Among politically sovereign and economically autonomous nation-states and economic areas, the global order is reduced to agreements of norms of conduct, especially regarding norms of international trade and cooperation. By applying these norms, economic subsidiarity can be extended beyond national borders and find its perfection at the global level in the form of projects of global interest and scale.

With domestic and cross-border subsidiarity the doctrinal practice of transferring economic powers from lower to higher levels (especially nonstate) is overcome, of which neoliberal protagonists claim it would bring about »more appropriate« and »more efficient« decisions. Along with overcoming this practice, the justification is removed for a World Trade Organization, which is entrusted by its current 164 member states as the guardian of the Grail of global cut-throat competition based on dumping prices in lead currency (i.e. US dollar or euro). This is an unprecedented event in economic history, especially because the condition for membership is the (voluntary) renunciation of national economic autonomy.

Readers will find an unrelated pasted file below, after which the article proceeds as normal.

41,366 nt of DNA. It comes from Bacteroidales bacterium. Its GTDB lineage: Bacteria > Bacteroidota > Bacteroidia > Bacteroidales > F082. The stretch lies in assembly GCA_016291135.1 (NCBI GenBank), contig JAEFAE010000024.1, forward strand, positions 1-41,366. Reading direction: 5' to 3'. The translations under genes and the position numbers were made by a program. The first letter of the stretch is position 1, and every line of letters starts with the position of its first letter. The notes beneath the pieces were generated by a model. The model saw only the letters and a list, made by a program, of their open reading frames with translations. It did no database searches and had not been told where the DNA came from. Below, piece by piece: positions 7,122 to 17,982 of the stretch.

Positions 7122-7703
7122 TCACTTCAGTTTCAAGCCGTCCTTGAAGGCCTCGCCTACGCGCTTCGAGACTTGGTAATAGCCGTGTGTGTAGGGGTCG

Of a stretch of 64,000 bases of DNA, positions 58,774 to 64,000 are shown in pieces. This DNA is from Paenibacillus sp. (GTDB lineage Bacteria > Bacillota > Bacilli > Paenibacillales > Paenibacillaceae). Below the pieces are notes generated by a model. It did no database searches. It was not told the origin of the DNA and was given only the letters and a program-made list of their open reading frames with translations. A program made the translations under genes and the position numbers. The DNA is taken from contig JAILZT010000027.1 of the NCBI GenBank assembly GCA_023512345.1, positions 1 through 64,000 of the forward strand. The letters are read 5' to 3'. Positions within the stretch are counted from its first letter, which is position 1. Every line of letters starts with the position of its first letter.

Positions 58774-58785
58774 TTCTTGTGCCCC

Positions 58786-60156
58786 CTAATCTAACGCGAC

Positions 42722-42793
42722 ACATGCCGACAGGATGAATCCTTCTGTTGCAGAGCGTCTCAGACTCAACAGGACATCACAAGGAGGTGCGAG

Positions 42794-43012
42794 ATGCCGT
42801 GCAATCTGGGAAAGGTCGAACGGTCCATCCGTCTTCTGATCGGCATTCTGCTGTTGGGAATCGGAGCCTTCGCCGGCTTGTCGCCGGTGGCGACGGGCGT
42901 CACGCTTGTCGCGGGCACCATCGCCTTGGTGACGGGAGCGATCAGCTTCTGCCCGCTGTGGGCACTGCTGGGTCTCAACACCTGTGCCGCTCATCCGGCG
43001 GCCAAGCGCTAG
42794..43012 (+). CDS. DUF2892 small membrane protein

It should be noted that the demarcation of the specific functions of the various economic levels, i.e. the subsidiary structure of autonomous nation-states and economic areas both domestically and beyond their borders, is absolutely crucial for the future viability of economically autonomous entities and for the global economy as a whole:

Functioning regionality is a prerequisite for sustainable globality. Globality is the complement of functional regionality.

In what follows, is the plea for the employment and environment related, socialecological equilibrium as one of 17 principles of regional economic order:

3. The Employment and Environment Related, Socialecological Equilibrium

nachhaltigesgleichgewicht01At the heart of progressive and sustainable economic policy is a high-priority policy of full employment and environmental protection. This policy is highlighted by four economic policy guidelines, which, summarized under the symbolic term »magic square«, include all target figures for controlling the overall economic equilibrium. In the sense of implementing the socialecological market economy called for in this compendium, the four guidelines form a »natural«, indissoluble entity: